I’m of the opinion that The Batman is the best live action Batman movie ever made.
To be clear, anytime anyone says something is “the best” it is a purely subjective statement. I’m going to make my case but, if you happen to read this post and disagree, I’ll thank you to not lambaste me about how very wrong I am, and I shall extend you the same courtesy.
One more point to clear is that my take is stating that The Batman is the best, top-to-bottom, live action Batman movie. That does not mean that every part of it is better than every part of previous Batman movies. For example, I still believe that Heath Ledger’s performance as The Joker in The Dark Knight is the best performance in a Batman film, and that Danny Elfman’s score used in Batman – Batman Returns – Batman Forever – Batman & Robin is still the best score.
I’m also, at this point, going to stop referring to them as “live action” Batman movies. While I enjoyed many of the animated films, I like to consider animated films in-general on a different scale than live action films. Neither is better or worse, they’re just different. In this case, I just want to focus on live action. And THAT was the last time I’ll use the adjective in this post.
My relationship to Batman as an intellectual property starts where a lot of people’s does: I was ten-years-old when Batman ’89 came out. My mom waited in line with me on opening night for several hours, so long in fact, that we ended up getting tickets to an 11pm showing. God bless mom for letting me stay up that late in a theater at that age. I memorized every word, and every beat of action. Needless to say, it was my favorite movie for the ensuing five-to-ten-years. That emotional connection that I had during my formative years has made it very difficult for me to view Batman ’89 through anything other than rose-colored nostalgia glasses.
I started reading Batman comics at that point, which led to me reading a great many more comics (DC and Marvel and Image and Valiant). So, I have Batman to thank for preparing me for the Geek Renaissance of the 21st century. But that’s a whole other topic. I also sought out Batman: The Movie from 1966, and the whole run of that TV show. Even as a kid, it seemed “too kiddie” for me and had nothing to do with the Batman I had seen in the theater and was reading about in my monthly comic pulls.
I loved Batman Returns when it came out, it’s still one of my favorite Christmas movies. I didn’t hate Batman Forever at first, but I was sixteen at the time, so it certainly made me wary. Batman & Robin was an absolute disaster, and nineteen-year-old me knew it almost immediately. Then there was a break in Batman movies. A seven-year break. In that time there were a handful of good comic book movies, and a bunch of bad ones. Then, Warner Brothers decided it was time to get back in the Big Screen Bat Business.
Batman Begins presented a much better origin story than Batman ’89 and, while it was much better than the Joel Schumacher films, 26-year-old me still had it neck-and-neck with the Tim Burton films. The Dark Knight came out three years later and – nostalgia glasses or not – I immediately knew this was the best Batman movie. The Dark Knight Rises came out the same year as Marvel’s The Avengers, and couldn’t measure up to the first two movies in Christopher Nolan’s trilogy or what Marvel Studios had been cooking up in their lead up to – and everything since – 2012.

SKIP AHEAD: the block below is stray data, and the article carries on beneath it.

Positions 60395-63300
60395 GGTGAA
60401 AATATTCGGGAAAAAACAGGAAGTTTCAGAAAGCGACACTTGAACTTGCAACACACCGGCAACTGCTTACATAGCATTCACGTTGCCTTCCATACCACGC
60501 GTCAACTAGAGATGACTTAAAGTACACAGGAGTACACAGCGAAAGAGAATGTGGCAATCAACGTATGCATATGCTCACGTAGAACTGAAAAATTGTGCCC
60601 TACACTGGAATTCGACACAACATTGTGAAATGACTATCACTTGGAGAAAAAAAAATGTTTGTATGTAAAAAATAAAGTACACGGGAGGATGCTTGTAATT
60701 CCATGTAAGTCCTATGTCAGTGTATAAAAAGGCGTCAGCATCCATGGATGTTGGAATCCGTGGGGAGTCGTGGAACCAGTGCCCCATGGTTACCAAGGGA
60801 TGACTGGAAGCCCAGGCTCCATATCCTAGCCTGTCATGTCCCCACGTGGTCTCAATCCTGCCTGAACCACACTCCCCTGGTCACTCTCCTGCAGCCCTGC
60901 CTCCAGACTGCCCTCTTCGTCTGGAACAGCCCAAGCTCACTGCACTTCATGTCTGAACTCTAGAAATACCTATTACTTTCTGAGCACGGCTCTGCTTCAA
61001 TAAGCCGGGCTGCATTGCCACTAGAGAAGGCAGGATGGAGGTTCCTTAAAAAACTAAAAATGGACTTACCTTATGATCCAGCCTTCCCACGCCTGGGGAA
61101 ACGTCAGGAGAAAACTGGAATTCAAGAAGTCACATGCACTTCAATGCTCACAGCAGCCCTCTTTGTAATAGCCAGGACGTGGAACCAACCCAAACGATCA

In 2016 we got Batman V Superman: Dawn Of Justice. Even at 37 years-old I was super-psyched to finally see those two characters, not to mentioned Wonder Woman, share the big screen. When I heard it would feature Ben Affleck playing an older Batman, I got my hopes up that we would be playing the same Bruce Wayne/Batman from the Nolan trilogy. I was more-than-ready for a true unified DC Movie Universe. This ended up being the most disappointed I had ever been in a superhero movie due, in large part, to my sky high expectations. In hindsight, BvS was better than the Schumacher films, but not nearly as good as any of the Burton or Nolan films. And I say that as someone who also found The Dark Knight Rises to be something of a disappointment.
Justice League came the year after, in 2017, and was bad. The Justice League Snyder Cut premiered on HBO Max in 2021 was was slightly less bad than the theatrically released Whedon Cut. But this was around the time when we started getting real details on the new film: The Batman.
I’m 43 years-old this year, and I still get pumped when a new MCU Movie comes out as Marvel Studios has proven that they know how to deliver the goods (almost) every time. But, with The Batman, my first instinct was a bit more skeptical. After the Snyder films, I lost faith in DC/WB’s ability to make a good Batman movie. If I’m being honest, some of that doubt started creeping in back in 2012.
I also started feeling those Amazing Spider-Man vibes (2012 was sure a mixed bag when it came to comic book movies), as it seemed a little too soon to reboot the entire franchise. In 2007, Spider-Man 3 ended the Sam Raimi series on a very ambiguous note. But I was ready to see Peter Parker/Spider-Man finally be an adult superhero. At the time, I thought Andrew Garfield would be playing the same version of Spidey as Tobey Maguire had played. Much like with Batman V Superman, I was mistaken. Ever since Spider-Man No Way Home came out in December Andrew Garfield has finally gotten proper credit for playing a good Peter Parker/Spider-Man in a pair of otherwise not good movies. However, this precedent was not an encouraging one when applied to The Batman.
That being said, the details of the movie started to give me some hope. I don’t really have a history with Robert Pattinson. I watched Twilight once on TV about fifteen years ago and only saw him in a few other films (none Twilight-related) since then. So, he was an unknown to me. The rest of the cast looked solid with Zoe Kravitz, Jefferey Wright, Paul Dano, Colin Farrell, John Turturro, and Andy Serkis rounding it out.